By Greta Carroll
In early December 2022, P4R members headed from Australia to Bangladesh to support the trainers from Bangladesh Association for Sustainable Development (BASD) in building their confidence and capacity to offer future PDC trainings for NGO workers.
This visit was a stop on a timeline of ongoing collaboration between P4R and BASD which started in 2018 and will continue for at least the next two years (see timeline below).
Sarah Boulle and I started our series of courses at BASD’s Proshanti Training Centre in Banishanta, in the flat-land Sundarbans region of south western Bangladesh. We were joined by BASD trainers and members of their host-community network for a five-day design course refresher, followed by a Teacher Training Course. In our first course we were looking to build on trainers’ knowledge, and analysis and design skills, and take design focus from the household to the community level.
One major takeaway from the course was that needs in the country are acute, and community members want solutions that will support them immediately. This amounts to pressure on BASD trainers to offer techniques rather than starting with design principles and strategies (patterns) and then moving to details. The outcome of skipping straight to techniques is that the solutions offered aren’t necessarily site-specific or based on the resources available to learners.
Recognising the acute needs of learners, P4R is continuing to work with BASD trainers to efficiently weave design principles and pattern thinking into their teaching of techniques.
Overall, BASD trainers have very strong teaching methods and we identified trainers who, with ongoing mentoring, are capable of teaching the Permaculture Teacher Training course in the future. Combining BASD senior trainers with junior trainers and community leaders was a wonderful opportunity to build methods and knowledge throughout their network.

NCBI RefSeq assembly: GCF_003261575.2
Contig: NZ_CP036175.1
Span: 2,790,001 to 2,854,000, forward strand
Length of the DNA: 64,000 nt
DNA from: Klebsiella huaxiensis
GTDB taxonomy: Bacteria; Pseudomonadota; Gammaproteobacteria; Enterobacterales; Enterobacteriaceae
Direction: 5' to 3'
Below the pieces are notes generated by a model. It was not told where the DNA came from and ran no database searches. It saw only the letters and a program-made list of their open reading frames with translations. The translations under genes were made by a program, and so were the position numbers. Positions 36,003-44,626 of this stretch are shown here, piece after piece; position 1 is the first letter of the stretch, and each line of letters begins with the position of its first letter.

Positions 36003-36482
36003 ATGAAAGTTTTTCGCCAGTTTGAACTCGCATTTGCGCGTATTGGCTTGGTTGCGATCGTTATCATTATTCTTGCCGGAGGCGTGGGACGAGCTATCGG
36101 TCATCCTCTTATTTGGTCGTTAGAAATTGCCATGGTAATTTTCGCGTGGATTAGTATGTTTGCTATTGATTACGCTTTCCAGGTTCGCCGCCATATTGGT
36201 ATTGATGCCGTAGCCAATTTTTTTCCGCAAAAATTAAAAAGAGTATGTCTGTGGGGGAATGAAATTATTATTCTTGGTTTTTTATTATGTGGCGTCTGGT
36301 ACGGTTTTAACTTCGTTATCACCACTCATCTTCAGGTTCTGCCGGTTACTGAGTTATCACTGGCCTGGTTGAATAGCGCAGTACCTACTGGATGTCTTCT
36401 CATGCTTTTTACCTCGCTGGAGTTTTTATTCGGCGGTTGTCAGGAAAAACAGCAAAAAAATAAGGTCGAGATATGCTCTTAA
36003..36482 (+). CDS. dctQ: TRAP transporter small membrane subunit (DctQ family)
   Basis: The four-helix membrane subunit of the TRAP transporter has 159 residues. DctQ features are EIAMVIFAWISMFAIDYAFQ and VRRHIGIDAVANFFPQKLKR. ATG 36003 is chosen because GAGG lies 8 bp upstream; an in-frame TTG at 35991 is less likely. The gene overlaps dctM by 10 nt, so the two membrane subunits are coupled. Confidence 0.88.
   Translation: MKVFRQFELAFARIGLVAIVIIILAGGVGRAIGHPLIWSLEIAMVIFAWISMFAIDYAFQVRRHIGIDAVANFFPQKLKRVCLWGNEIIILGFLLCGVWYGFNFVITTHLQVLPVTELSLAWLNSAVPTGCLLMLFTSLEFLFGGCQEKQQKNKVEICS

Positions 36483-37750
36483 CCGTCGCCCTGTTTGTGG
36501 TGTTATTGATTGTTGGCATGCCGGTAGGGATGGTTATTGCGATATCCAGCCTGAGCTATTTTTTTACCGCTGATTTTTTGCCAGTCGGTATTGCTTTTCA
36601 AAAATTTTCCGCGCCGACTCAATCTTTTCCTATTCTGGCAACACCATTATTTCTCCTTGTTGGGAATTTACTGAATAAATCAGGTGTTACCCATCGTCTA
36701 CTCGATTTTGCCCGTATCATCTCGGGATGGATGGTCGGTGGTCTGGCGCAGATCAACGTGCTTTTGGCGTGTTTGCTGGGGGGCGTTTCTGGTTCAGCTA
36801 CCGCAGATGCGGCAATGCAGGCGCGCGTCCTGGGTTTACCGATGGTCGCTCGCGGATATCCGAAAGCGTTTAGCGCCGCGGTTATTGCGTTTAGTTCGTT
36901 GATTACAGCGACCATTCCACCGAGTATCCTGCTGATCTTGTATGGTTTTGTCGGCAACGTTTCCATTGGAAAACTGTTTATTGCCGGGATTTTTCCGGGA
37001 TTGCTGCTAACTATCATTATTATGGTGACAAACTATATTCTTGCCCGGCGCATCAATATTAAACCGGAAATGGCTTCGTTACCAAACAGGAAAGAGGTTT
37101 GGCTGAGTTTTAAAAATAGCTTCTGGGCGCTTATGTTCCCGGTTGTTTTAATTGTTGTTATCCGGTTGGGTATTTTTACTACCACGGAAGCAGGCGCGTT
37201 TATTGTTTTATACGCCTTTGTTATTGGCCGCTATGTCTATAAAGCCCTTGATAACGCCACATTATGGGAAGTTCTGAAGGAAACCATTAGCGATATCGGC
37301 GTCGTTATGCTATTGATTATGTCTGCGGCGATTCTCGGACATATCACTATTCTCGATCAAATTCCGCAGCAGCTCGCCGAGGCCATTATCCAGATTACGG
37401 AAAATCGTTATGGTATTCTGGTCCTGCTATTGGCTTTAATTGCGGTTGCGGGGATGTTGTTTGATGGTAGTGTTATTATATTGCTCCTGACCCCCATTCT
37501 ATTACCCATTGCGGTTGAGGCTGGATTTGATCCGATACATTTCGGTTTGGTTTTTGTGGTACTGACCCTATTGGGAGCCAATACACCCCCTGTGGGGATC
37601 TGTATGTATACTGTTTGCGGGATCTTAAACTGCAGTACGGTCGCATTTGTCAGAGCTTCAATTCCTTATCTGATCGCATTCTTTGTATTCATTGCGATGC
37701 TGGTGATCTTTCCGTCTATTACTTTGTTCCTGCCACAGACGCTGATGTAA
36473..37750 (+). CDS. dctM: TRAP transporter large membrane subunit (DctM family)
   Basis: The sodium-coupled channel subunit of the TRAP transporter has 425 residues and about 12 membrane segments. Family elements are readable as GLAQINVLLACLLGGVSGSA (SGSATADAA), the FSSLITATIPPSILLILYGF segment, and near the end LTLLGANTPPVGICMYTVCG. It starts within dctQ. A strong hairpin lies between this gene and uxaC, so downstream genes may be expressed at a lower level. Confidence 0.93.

In January, I teamed up with BASD trainer Ajit Khan to run a series of courses in Cox’s Bazaar district, in the south-eastern corner of Bangladesh. We ran a PDC for NGO workers and Community Leaders, such as Imams and Priests, a one day soil building workshop for women in host-community, as well as a five-day course for Rohingya persons living in the Cox’s Bazaar camp.
While there were challenges – as in all courses – we worked well as a teaching team to find solutions and create effective learning environments, alongside Hamid Rahman who was supporting in translation. Given the takeaways from the training in December, P4R’s main focus for the final courses was to demonstrate and support BASD trainers in developing content that links design principles to techniques.
The political situation in the camp is slowly and unofficially changing for residents. Long-term trees are being planted and NGOs are now allowed to offer livelihoods training. These are big changes for camp residents, who have lived under incredibly restricted conditions since arriving in 2017. We focussed part of our training on skills development for future livelihoods opportunities – such as seed and plant propagation. Another major barrier to growing food is building soil fertility and we focussed our training on small scale, stackable composting methods, and using plants to build biomass.
We were able to distribute nitrogen fixing trees and lemon grasses during the course, and established a plant swap network for camp residents to distribute seeds, cuttings and offsets throughout the group as well as beyond. BASD’s relationship with Camp-19 Managers is strong, and they are very supportive of seeing more Permaculture training in the camps to support skills development and food security.
The overall purpose of P4R’s visit was to support BASD trainers in their teaching journey as they prepare to run courses for NGO staff and refugees in Cox’s Bazaar Camp over the next two years. BASD were successful in receiving funding from Jan de Voot which will allow them to continue this work, with P4R to continue remotely mentoring BASD trainers.
We are excited to see the outcomes of these courses as they filter through in the coming months and even years. We’re looking forward to supporting BASD to effectively train NGO workers who run programs in the camps and continue training camp residents.